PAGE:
Hi Jayden There is some variation in practice here, but I do not recommend assessment and LASIK surgery on the same day too. In terms of risks and benefits, the major downside (to doing everything on the same day) is that pre-LASIK assessment requires dilation of the pupils of your eye.
Great question on the impact of LASIK on night time vision and the practice of performing LASIK on the same day as the assessment. Generally speaking, most patients recover well after LASIK surgery with good night time vision. Occasionally, patients may experience seeing haloes and glare which tends to be more obvious in the immediate post-operative period. The effects improves gradually over several weeks after the procedure. Haloes and glare may become a permanent effect following LASIK for some patients. This can occur to varying degrees in different individuals.
Lasik surgery is not eligible for Medisave, UNLESS: There’s a difference of more than 3 diopters (or 300 degrees) of refractive errors between your eyes AND you are intolerant to contact lens and spectables. If you satisfy both criteria, you’ll be able to use Medisave to pay up to $1200 of your bill. MOH’s rationale for this is that Medisave is intended only for medical uses, and Lasik is not technically a medical necessity (as one can use contacts/glasses to compensate for myopia).
Thanks very much for your enquiry. Generally speaking, I would advise LASIK before any squint/strabismus surgery. This is because there is a risk that changing the spectacle power of the eye (via LASIK) may make the intermittent exotropia more obvious if a patient finds it harder to ‘fuse ‘ the images from each eye after LASIK. If so, the strabismus surgery can then address the full effect and magnitude of the squint. Ideally, if strabismus surgery is required, it would be performed at least a month after LASIK surgery when the vision and spectacle power has usually stabilized.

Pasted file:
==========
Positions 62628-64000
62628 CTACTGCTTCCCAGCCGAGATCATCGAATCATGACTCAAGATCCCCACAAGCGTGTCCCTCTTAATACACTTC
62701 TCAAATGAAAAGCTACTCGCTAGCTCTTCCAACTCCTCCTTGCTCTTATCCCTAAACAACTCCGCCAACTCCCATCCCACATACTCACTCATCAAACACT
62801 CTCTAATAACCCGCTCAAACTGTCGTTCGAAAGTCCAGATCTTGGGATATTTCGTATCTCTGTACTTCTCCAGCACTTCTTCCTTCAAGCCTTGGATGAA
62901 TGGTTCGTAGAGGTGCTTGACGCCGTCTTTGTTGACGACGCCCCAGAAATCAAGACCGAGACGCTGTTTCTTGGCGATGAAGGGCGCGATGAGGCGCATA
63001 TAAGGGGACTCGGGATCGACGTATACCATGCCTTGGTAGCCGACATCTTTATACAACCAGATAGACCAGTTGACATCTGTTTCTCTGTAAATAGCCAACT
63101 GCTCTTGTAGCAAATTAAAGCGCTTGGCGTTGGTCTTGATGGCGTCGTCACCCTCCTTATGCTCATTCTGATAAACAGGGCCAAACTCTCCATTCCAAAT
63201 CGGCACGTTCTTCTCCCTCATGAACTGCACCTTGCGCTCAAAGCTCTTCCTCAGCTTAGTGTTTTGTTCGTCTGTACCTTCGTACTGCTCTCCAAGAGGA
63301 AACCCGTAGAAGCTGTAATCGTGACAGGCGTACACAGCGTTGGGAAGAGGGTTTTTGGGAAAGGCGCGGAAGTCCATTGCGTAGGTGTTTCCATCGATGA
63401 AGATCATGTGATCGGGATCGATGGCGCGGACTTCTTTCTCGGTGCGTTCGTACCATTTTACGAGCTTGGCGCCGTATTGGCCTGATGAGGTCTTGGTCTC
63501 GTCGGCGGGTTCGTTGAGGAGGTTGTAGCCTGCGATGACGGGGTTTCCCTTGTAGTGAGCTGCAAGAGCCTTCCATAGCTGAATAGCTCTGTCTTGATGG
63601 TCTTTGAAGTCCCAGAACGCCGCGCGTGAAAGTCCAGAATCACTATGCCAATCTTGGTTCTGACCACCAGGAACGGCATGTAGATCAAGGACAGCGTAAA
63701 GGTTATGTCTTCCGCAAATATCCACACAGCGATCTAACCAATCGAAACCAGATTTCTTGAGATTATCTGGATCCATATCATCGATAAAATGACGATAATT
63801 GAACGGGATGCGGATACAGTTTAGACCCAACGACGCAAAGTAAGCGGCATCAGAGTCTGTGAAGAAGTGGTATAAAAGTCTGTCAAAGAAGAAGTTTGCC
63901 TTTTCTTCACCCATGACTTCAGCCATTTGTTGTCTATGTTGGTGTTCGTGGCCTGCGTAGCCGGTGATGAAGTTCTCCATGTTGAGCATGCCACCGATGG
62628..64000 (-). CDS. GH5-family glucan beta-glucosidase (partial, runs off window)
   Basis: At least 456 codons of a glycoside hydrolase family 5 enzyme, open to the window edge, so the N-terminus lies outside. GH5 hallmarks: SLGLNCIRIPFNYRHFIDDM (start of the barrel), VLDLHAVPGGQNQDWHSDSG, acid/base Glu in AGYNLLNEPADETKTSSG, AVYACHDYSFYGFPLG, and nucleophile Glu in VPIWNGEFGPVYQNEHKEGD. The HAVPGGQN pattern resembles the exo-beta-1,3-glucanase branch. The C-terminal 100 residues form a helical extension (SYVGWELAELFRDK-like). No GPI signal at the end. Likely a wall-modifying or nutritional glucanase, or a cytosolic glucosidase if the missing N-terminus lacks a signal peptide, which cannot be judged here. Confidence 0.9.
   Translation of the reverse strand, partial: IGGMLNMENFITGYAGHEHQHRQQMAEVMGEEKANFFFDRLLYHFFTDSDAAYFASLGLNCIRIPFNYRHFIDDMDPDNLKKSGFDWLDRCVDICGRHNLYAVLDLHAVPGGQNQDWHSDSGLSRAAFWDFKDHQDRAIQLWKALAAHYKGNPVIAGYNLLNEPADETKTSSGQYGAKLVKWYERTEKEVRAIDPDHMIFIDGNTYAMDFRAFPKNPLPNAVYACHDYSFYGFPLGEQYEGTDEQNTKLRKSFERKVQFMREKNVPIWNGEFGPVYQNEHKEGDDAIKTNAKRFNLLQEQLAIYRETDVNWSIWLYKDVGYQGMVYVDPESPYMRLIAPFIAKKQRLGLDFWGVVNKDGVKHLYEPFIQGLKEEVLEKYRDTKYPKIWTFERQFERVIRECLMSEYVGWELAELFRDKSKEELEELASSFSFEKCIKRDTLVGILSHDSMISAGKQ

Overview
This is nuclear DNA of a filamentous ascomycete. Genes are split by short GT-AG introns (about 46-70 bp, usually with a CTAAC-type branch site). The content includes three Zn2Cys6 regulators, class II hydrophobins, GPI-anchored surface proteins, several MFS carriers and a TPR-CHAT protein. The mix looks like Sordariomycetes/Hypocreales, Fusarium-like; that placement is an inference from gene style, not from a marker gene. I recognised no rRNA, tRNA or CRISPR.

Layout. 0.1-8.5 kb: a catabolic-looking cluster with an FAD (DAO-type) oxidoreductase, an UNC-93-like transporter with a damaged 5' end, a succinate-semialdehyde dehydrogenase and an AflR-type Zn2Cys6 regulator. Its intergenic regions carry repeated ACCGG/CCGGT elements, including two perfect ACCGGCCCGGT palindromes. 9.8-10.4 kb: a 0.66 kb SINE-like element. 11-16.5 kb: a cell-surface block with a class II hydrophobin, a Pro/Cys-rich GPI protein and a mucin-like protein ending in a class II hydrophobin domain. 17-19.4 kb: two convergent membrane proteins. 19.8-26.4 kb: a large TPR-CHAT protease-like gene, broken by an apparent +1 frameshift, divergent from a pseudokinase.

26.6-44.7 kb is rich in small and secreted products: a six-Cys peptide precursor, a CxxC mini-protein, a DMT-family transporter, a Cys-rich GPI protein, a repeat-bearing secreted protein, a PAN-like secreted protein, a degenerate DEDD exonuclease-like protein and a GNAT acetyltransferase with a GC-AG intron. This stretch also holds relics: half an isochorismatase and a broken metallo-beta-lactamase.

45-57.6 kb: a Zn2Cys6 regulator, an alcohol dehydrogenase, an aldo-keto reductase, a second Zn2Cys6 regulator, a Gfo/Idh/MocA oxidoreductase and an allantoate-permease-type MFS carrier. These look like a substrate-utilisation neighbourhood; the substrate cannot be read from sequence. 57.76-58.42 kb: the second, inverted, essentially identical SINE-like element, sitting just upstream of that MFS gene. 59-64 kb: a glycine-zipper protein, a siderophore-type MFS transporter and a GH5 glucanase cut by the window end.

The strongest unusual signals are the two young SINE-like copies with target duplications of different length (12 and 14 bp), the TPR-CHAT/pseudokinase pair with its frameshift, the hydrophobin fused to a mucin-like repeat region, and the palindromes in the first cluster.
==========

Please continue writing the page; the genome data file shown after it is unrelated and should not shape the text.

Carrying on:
I usually advise my patients to stay off visually demanding tasks (i. e. computer work, reading etc) right after the procedure (first 12 hours) and to get some good rest. While most patients are able to recover about 75% of their vision the next day after LASIK, I would usually recommend to take things easy for the first 3 days and return to work on the 3rd or 4th day after surgery. While engaging in prolong tasks that are visually demanding does not affect the LASIK results directly, such tasks do cause dryness of the eyes and this may slow down the rate of recovery.
Most patients are able to continue wearing contact lens after LASIK. Due to changes in cornea shape following LASIK surgery, the optometrist can adjust the shape of the contact lens to permit a good fit between the contact lens and cornea. Do remember though that the same precautions to prevent contact lens related complications like infections and allergies still apply. Maintain good hygiene practice and moderate the duration of use. It is generally a misconception that patients undergoing LASIK have to sacrifice the option of wearing contact lens altogether.
Wearing contact lenses for an extended period of time will result in changes to the front part of the eye (cornea). Before the pre-LASIK assessment, patients are advised to lay off contact lens wear for a period of 3 days to 1 month depending on the type of contact lens they are using. This difference is due to the rigidity of the contact lens material. At my practice, I will advise my patients to stop soft contact lenses (toric/non-toric) for at least 3 days and hard lenses (RGP) for at least 14 days.